I’m sitting at my desk, where I spend way too much time browsing the internet. To be honest, I’m an internet addict. I find myself infinitely connected to a wealth of knowledge here in front of my screen. Here, I try to harness the power of the world wide web to expand my cultural horizons, skill base, and yes – even social/entrepreneurial reach.
This past weekend I had been working on a van that I purchased last month. I’ve been wanting such a vehicle for quite some time, hoping to be able to haul the shit that I’ve moved dozens of times in the past decade or so (I move on average 3-5 times a year) and I’m also hoping to make the van into a tiny home where I can sleep when needed. I’m creating an ‘adventuremobile.’
I suppose for me, the van symbolizes freedom, possibility, and ownership. It is the physical interpretation of all that I might put into it. If it remains empty it is perhaps for lack of diligence on a dream, or perhaps it remains empty to be utlilitarian rather than extravagant. Its hard to say what life I’ll choose for my van.
So far, I haven’t managed to make over my van into some imagined glorious Instavan with colorful Boho chic fabrics, an assortment of maps, LED lights and a minimalist wooden base. Currently, its just a white shell with a bit of insulation filling the gaps in its walls.
So, this weekend I was replacing a part that had broken (the heater valve) and investigating a ventilation issue (SOLVED and FIXED). In typical x-ennial fashion I believed in the power of the internet to teach myself how to do the fix. The internet did not disappoint in delivering a pretty quick fix for the ventilation issue (just a matter of replacing a vacuum hose that had been cut in two ) but I did have to do all of the leg work on my own (with a hand from my friend who provided the tools, a hand when I needed it, and some practical wisdom) and I did have to remove a number of components and return them correctly to their proper places.
Since I had completed 95% of the work on my own, I naturally felt an immense sense of satisfaction. As I was gloating in my newfound experience I suddenly had the urge to SHARE it. That’s natural, right? Wanting to share an accomplishment is … normal. Or is it …just habitual?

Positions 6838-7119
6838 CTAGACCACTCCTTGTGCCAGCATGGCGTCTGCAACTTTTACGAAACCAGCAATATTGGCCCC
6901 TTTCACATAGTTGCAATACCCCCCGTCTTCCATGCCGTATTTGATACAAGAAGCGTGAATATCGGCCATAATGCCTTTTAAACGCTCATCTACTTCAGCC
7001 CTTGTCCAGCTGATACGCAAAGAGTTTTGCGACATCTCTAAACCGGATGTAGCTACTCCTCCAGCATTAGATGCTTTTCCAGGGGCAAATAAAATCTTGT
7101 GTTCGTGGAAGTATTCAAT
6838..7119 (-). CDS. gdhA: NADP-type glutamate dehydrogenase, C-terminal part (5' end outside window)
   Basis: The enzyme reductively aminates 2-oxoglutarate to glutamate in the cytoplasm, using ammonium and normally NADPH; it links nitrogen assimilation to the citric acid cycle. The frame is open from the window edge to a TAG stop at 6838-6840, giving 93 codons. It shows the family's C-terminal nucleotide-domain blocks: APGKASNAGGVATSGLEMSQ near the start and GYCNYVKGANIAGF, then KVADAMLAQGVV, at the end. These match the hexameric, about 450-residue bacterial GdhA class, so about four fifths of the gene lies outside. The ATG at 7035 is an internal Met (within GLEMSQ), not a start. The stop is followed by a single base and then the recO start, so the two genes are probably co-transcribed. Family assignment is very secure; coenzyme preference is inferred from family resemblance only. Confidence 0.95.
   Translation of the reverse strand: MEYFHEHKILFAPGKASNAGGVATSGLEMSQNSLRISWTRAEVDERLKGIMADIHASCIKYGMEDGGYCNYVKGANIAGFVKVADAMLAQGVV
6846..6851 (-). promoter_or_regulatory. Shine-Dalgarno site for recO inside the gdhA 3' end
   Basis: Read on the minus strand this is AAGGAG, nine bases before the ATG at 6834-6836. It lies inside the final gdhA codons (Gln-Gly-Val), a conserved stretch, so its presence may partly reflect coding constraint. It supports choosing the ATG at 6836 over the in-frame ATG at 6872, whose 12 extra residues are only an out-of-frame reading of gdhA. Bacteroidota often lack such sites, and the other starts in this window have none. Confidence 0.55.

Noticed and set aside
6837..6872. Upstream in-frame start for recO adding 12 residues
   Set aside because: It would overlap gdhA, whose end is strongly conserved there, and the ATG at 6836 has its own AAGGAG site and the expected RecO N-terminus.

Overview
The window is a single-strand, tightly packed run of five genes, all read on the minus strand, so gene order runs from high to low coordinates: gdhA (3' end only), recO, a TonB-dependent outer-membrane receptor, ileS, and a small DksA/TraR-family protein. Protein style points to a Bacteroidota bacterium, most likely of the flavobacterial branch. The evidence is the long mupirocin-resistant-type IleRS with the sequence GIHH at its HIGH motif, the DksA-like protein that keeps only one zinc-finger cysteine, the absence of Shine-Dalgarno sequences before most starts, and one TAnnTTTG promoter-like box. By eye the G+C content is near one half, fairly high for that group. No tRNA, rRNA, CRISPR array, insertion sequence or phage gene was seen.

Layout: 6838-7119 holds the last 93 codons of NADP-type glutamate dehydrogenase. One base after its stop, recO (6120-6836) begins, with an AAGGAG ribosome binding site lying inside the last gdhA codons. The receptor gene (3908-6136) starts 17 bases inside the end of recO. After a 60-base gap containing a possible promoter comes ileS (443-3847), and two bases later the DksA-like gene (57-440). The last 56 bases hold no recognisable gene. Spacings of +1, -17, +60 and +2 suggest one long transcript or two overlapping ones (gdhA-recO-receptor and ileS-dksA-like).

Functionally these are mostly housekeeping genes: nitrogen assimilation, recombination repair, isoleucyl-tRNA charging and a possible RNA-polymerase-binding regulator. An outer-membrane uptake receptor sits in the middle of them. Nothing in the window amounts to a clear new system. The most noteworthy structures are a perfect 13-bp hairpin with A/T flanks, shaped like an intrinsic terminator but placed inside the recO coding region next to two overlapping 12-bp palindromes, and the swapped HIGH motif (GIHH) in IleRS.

The thing is, what I had done was actually just a mundane thing. Rewind to 20 or 30 years ago and no one would have given me a ‘like’ or a pat on the back for completing such a project. But today, if I shared the process with a larger social circle it might imply any number of things about my character – it would potentially give me a sort of avatar credibility.
Sure, I’d earned a level up in experience points, but where was the satisfaction in my own self-improvement? Was it enough to just do something and not be compelled to tell or show anyone else?
This very simple experience made me wonder at my entire existence. Was I doing things because I loved them, or was I doing them because I desired social bonus points for doing them? What IF no one else knew what I’d accomplished that day? What if I kept that all to myself?
In the end, the addict within me craved recognition. I scrolled whimsically down the page of my insta feed, where I could view the accomplishments and pride of another 200 connections.
A fantastic ceramic piece that was artful caught my eye. I liked that one.
Another one of a friend’s kid doing something wholesome. I liked that one. I envied that one.
One of a few dozen artists that I’d found in my suggested pages shared some landscape paintings. I liked that one. I envied that one. Not just the painting or the skill, but lifestyle.
I admired and envied over and over again. That’s the thing. I couldn’t just look, even when I felt like I was dispassionate. Often I was dismissive about a post, or willfully not liking one to make a self assumed statement that my ‘likes’ were superior and only shared with a purpose.
Here I’ve found myself once again on the internet. This time, I’m looking for van conversion how to’s. Or maybe I’m just looking for van life inspiration. Quick searches on van beds revealed several dozen images of cooler than thou vans and their cooler than me owners and their cuter than mine dogs (or other pets) on sunny beaches and majestic mountains, their doors wide open. There on the bed reading perhaps was a lovely bohemian woman with her tousled hair. Or she stood on a mountain in the distance with a bikini up her ass. Or she waded in a pool of crystal waters with her hair to the camera and a bikini up her ass. Or she stood on a rug she’d brought outside the camper van while whimsically playing with her hair, a bikini comfortably wedged up her ass. And no matter how dirty or road worn she was, she always looked glamorous and the light never caught the side of her profile weirdly. She was always just PERFECT.
I’m viewing all of these things simultaneously and so sickly caught up in my detest of the manufactured life that I now realize all the schemes to which I subscribe. Wearing makeup is a huge one. I wear makeup because I feel MORE BEAUTIFUL, or because I think people find me MORE ATTRACTIVE with it on. In fact, I think I think I’m more attractive with it on because when I don’t wear makeup and I look like my normal healthy self people often say I look ‘tired.’
So, this brings me to the present, in which I’m now typing this blog post, and wondering – Is there anything REAL on the internet or is it all just a show?